3) Release Fluorine without the token HTTP service [4].  This would violate our rule to deprecate in one release and remove in the following.  It provides the benefit of removing a possibly insecure upstream dependency that we may not be able to mitigate.  I have limited insight into how it is used by consumers.

I prefer option #3, but am open to discussion.

Strong +1 for option #3 to simplify AAA and ASAP (Fluorine) remove anything nobody uses and that was perhaps originally overdesigned in it, such as this functionality.

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TSC@...
https://lists.opendaylight.org/mailman/listinfo/tsc




Ryan Goulding <ryandgoulding@...>
 

Not functionality we we should cover in ODL IMHO, let's focus on SDN - it's hard enough.

100% agreed.  Again, this was something added long before my time, and there was probably a good reason at the time.  However, I agree that it is short-sighted to continue maintaining this in ODL.

TSC, do we need a vote on removing this functionality this release?  Or a #agreed?

Thanks,
Ryan


On Fri, May 25, 2018 at 10:51 AM, Michael Vorburger <vorburger@...> wrote:
On Fri, May 25, 2018 at 4:44 PM, Ryan Goulding <ryandgoulding@...> wrote:
Any idea on what could be the alternative to oauth2 API?

Federating with an existing OpenID Connect IdP [0].  OpenID provides an authentication layer on top of the OAuth2 authorization layer.  Currently, this would need to be done by fronting ODL with a web server supporting these capabilities and locking down the jetty server to localhost only.  A similar setup is shown through [1] and is possible with other IdPs/use cases.

https://www.keycloak.org can be used to do this sort of thing, AFAIK.  

Not functionality we we should cover in ODL IMHO, let's focus on SDN - it's hard enough.
 
Regards,

Ryan


On Thu, May 24, 2018 at 7:23 PM, Luis Gomez <ecelgp@...> wrote:
Any idea on what could be the alternative to oauth2 API? I guess as long as we understand the API change and document it well, I do not see problem on my side.

BR/Luis


On May 24, 2018, at 3:31 PM, Michael Vorburger <vorburger@...> wrote:

On Thu, 24 May 2018, 18:01 Ryan Goulding, <ryandgoulding@...> wrote:
Dear TSC,

On behalf of the AAA project, I want to address that Apache OLTU has been moved to Attic as socialized here [0].  This means it is no longer maintained and there will be no new releases.  The AAA oauth2 implementation depends on the now defunct OLTU project as reported here [1]. Use of healthy upstream dependencies is important for the ability to pick up security and maintenance fixes.  As such, we should move away from utilizing OLTU.

Upon investigating solutions, the bigger question was posed whether AAA should maintain an OAuth2 Provider at all.  I am not entirely sure of the original motivation, since it happened long before I was involved in the project.  However, there are many existing IdP solutions that provide proven and secure token implementations, and I suggest we utilize federation over providing our own version.  I suggest we remove the existing aaa token implementation, and the corresponding HTTP APIs.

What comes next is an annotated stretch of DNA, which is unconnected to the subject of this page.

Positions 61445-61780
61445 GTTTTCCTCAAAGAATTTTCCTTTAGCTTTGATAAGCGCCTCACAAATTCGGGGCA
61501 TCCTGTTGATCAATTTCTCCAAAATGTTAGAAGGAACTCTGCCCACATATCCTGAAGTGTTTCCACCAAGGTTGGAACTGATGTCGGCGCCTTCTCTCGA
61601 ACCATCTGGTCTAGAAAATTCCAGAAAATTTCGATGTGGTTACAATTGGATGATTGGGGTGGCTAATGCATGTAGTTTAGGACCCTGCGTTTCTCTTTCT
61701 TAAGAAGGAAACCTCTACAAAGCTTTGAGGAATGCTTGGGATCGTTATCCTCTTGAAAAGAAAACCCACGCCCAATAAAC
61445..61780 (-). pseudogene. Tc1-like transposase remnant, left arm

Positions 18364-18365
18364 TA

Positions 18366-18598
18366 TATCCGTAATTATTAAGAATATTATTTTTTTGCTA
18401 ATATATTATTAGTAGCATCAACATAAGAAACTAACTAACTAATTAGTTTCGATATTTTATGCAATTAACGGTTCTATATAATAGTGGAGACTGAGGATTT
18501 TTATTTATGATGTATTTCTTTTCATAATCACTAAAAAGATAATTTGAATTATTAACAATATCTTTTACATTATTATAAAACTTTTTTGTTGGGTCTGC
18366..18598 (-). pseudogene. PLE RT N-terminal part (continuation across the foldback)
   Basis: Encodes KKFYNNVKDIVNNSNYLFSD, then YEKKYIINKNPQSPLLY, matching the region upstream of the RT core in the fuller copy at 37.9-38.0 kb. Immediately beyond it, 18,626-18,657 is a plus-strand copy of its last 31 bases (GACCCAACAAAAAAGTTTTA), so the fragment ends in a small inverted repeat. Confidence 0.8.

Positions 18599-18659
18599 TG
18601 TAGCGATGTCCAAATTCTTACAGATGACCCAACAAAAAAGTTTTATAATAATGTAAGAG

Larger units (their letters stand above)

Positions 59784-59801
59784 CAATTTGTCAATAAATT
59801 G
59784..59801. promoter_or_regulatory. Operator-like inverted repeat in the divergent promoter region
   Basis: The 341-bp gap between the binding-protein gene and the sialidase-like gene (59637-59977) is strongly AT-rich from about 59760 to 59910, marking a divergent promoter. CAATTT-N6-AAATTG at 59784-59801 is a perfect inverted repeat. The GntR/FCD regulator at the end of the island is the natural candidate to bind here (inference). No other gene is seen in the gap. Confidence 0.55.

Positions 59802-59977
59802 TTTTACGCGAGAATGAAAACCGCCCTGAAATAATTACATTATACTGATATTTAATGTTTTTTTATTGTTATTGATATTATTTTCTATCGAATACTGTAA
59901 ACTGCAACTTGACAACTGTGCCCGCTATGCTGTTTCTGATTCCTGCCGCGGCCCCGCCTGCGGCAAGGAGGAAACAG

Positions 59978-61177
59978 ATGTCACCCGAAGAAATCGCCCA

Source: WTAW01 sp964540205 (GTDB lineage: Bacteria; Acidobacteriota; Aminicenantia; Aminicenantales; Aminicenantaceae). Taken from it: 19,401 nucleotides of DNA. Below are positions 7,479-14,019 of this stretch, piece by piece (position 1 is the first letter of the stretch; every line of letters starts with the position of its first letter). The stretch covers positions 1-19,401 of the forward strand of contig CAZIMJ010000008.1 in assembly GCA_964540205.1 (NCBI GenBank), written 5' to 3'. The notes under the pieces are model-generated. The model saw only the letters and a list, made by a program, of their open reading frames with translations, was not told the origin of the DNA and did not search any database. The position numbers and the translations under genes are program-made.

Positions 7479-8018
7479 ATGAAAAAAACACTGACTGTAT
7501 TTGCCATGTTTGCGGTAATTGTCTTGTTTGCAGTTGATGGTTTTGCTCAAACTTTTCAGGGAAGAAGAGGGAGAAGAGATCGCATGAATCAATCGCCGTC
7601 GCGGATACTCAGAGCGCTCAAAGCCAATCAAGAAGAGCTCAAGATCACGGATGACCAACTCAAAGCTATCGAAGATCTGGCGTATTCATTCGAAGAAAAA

The only question then becomes execution.  There are a few options we can take:

1) Release Fluorine with Deprecated oauth2 API(s) and the existing latest oltu dependency.  We released with non-Deprecated oauth2 APIs coupled to the latest released OLTU in Nitrogen, since OLTU committers had still not announced that the project was dead.  For Fluorine release, it leaves us knowingly dependent on a dead upstream, and with an associated increase to vulnerability.

2) Release Fluorine with Deprecated oauth2 API(s) with a forked OLTU dependency [2].  This is important since it has the side benefit of eliminating org.json in AAA and alleviating [3].  However, we would then need to agree to maintain this code ourselves for the release.  It would allow us to adhere to our rule to deprecate in one release and remove in the following.

3) Release Fluorine without the token HTTP service [4].  This would violate our rule to deprecate in one release and remove in the following.  It provides the benefit of removing a possibly insecure upstream dependency that we may not be able to mitigate.  I have limited insight into how it is used by consumers.

I prefer option #3, but am open to discussion.

Strong +1 for option #3 to simplify AAA and ASAP (Fluorine) remove anything nobody uses and that was perhaps originally overdesigned in it, such as this functionality.

_______________________________________________
TSC mailing list
TSC@...
https://lists.opendaylight.org/mailman/listinfo/tsc





Ryan Goulding <ryandgoulding@...>
 

TSC,